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01 Sep 2000
Originally recorded in 1999
Moscow Chamber Orchestra
Grand Hall of Moscow Conservatory
Orchestral & Concertos
Total Time - 63:02
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Il barbiere di Siviglia
La scala di seta
Il Signor Bruschino
La cambiale di matrimonio
La gazza ladra
Constantine Orbelian conducts the Moscow Chamber Orchestra in a selection of Rossini’s most exciting overtures.
The disc includes some of Rossini’s most famous overtures including William Tell and the Barber of Seville coupled with less well-known works.
Constantine Orbelian and the Moscow Chamber Orchestra are building a highly successful discography on Chandos – this is their fifth release. Their most recent disc featured Soviet Trumpet Concertos (CHAN 9668).
Rossini was born to opera. Both parents were musicians, his mother a soprano and his father a trumpeter and horn player. Despite a peripatetic boyhood, during which he acquired an intimate acquaintance with musical theatre on both sides of the curtain, Rossini received a well-rounded musical education. He became an accomplished harpsichordist and accompanist, a precocious horn player and a singer of conspicuous talent.
Rossini’s career as an opera composer dates from 1810, when he was only eighteen years old, with La cambiale di matrimonio (The Matrimonial Market) although his musical personality was already formed. Apparently born with a sense of instrumental colour, he delighted as much in the orchestra as the human voice. Add to this his melodic gift and rhythmic zest, it is little wonder that his overtures have become part of the mainstream orchestral repertoire.
To a considerable extent Rossini wrote to a formula, which partially explains his prodigious output and the sheer speed with which he wrote. The standard Rossini overture is cast in a simplified sonata form, generally dispensing with a central development section, and often preceded by slow introduction. The instrumentation, too, tends to fall into a fixed pattern: a memorable, long-spun melody for oboe, cor anglais or French horn in the Introduction, strings for the First Group proper and winds for the Second. Almost inevitably we find in the Second Group that long, steady build of sound which earned Rossini the not entirely affectionate nickname ‘Monsieur Crescendo’.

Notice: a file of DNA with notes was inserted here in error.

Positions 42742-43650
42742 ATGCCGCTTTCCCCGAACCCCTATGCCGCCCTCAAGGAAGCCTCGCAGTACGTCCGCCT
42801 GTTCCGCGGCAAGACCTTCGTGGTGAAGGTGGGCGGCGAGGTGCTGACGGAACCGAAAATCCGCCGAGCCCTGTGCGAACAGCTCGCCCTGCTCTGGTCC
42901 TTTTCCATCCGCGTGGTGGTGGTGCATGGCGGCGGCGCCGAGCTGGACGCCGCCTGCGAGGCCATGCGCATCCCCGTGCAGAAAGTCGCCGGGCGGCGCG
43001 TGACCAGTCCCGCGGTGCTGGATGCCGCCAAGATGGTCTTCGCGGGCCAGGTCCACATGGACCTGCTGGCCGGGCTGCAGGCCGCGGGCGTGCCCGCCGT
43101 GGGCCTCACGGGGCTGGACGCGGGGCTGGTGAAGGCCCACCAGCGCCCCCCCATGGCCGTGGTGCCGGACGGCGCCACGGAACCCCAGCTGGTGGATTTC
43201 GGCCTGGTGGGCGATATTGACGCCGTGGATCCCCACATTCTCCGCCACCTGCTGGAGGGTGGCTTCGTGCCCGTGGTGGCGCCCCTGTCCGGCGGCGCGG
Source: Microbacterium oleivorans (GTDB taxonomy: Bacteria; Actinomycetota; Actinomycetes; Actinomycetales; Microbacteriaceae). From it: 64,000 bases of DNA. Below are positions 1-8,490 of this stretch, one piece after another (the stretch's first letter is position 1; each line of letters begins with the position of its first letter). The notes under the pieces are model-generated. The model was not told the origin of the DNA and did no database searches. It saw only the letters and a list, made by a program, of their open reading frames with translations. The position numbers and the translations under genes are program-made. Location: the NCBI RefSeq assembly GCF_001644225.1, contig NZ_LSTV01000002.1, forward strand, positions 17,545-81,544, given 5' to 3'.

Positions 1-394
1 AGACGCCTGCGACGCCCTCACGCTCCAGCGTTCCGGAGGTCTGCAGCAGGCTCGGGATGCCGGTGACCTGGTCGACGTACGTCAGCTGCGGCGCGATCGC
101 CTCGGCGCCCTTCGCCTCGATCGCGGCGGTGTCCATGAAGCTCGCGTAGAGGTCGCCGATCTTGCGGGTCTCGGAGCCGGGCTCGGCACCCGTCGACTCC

‘Constantine Orbelian and the Moscow Chamber Orchestra accompany with sensitivity and passion and give a splendid account…’
The Strad on CHAN 9566 (Arutiunian)
‘I suspect the players relished the chance to let their hair down as much as I relished listening to them, and even if you have several other Rossini collections on your shelf, I think you’ll like this one.’
American Record Guide
‘…the orchestra offers expressive and colourful support.’
American Record Guide on CHAN 9615 (Prokofiev)
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